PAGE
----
Prostate cancer patients and their doctors may want to think twice about the best timing for chemotherapy or radiation therapy in conjunction with a common nonsurgical treatment, based on international research findings led by UT Southwestern Medical Center investigators.
High dose of radiation may not be beneficial on low-risk prostate cancer, according to the experts.
AtВ Thomas Jefferson UniversityвЂ™s Cancer Center in Philadelphia, there was a research about theВ radiation andВ prostate cancer. TheВ study can be found in American Journal of Clinical Oncology recently.
It was often thought thatВ if the highest dose of radiation a body can tolerate will be the best way to kill the prostate cancer but the result somewhat turns to different, saidВ Dr. Robert Den.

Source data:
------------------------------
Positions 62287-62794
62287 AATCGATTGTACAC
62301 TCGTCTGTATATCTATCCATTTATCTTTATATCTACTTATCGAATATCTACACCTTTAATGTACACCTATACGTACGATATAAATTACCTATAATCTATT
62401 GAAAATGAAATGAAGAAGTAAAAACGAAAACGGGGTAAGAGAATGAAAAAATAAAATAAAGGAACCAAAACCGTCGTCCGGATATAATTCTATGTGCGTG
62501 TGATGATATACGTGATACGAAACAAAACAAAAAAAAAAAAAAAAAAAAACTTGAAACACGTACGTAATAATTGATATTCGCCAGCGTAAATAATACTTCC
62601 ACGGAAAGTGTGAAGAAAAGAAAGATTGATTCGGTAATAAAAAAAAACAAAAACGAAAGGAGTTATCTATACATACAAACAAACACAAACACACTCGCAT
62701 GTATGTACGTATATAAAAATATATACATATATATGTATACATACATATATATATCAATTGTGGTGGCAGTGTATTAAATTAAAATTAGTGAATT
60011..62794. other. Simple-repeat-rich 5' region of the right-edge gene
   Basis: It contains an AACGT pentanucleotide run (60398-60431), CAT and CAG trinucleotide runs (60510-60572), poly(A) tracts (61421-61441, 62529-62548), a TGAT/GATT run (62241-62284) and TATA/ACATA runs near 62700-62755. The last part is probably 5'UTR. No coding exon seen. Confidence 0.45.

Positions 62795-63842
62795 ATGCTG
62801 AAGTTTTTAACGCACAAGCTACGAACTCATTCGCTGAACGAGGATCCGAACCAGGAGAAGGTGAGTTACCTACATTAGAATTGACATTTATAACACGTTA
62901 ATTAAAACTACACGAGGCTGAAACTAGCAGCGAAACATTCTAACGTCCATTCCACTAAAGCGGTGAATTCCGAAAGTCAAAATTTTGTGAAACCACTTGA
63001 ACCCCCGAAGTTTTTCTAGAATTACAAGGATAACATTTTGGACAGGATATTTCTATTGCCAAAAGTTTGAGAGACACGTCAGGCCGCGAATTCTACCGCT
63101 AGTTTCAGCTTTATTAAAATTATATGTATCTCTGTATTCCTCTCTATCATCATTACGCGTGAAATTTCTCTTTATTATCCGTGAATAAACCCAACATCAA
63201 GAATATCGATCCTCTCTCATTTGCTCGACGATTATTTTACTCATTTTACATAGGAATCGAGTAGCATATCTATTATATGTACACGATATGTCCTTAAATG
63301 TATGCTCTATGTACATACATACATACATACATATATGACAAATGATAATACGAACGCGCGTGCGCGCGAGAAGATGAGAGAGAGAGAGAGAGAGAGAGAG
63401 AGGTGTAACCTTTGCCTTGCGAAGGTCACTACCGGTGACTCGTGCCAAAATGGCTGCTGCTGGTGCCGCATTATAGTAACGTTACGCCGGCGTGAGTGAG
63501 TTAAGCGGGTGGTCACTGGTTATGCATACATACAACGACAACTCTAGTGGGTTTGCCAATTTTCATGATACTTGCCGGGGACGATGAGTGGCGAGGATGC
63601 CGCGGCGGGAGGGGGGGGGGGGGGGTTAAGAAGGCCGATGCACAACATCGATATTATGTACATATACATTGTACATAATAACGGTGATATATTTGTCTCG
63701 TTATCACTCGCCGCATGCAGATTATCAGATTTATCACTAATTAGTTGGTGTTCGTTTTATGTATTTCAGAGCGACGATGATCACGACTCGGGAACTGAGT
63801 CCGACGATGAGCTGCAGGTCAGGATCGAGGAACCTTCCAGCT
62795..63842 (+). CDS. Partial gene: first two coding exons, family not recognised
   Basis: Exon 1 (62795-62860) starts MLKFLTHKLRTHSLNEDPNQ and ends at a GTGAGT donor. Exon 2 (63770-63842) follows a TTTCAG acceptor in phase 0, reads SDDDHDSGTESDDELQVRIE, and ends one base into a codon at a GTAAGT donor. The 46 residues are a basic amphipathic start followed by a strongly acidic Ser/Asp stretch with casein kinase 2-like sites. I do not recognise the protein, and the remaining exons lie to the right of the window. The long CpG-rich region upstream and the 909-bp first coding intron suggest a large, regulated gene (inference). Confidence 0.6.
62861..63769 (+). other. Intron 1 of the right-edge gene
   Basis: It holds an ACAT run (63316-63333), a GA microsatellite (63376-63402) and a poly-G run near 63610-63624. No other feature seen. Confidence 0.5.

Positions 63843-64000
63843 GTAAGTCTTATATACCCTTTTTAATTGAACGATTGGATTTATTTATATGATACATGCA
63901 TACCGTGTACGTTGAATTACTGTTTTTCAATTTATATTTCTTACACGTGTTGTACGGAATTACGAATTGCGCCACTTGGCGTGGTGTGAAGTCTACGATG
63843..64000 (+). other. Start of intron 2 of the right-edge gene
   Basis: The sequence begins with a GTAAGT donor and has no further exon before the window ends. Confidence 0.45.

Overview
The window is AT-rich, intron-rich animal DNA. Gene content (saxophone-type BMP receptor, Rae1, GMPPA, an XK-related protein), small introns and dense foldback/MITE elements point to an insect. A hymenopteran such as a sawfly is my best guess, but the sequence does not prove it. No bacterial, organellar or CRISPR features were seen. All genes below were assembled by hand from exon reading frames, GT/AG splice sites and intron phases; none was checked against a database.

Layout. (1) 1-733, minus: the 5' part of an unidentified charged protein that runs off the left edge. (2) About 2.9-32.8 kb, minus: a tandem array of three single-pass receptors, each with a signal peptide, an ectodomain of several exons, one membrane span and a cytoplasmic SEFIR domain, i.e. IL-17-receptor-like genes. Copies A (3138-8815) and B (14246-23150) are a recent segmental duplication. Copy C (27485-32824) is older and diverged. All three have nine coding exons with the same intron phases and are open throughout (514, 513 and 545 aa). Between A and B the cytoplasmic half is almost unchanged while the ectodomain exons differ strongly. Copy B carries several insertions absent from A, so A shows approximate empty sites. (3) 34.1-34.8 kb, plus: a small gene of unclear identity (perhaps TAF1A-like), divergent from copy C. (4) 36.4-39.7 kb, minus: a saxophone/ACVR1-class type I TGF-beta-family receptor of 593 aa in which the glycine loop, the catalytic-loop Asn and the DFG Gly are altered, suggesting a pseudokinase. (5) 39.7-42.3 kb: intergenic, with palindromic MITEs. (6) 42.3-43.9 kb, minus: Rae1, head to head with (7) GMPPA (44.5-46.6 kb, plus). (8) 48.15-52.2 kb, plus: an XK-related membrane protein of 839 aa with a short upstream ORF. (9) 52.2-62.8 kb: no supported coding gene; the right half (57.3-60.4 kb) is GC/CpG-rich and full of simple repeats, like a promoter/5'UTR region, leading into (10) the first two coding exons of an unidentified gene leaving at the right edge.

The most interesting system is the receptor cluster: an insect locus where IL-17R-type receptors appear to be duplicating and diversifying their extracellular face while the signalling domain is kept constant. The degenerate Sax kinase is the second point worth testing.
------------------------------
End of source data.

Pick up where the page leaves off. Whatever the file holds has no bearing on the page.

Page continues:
The results of the research shows thatВ it is not alwaysВ goodВ to treat low-risk prostate cancer patientВ this way.
Researcher have viewed 12 studiesВ on this topic inВ which was included 6,800 patients. The result of this treatments isВ toВ result to drop in prostate specific antigen (PSA).
The higher doses of radiation doesn’t alwaysВ lowerВ the rates of prostate cancer.
It is important to check our assumptions, because the overall study tells us that the PSA test is not much benefit for the patients as the researcher expected, saidВ Adam Dicker.
This study needsВ furtherВ clinical trials and also an interpretation of current and previous studies.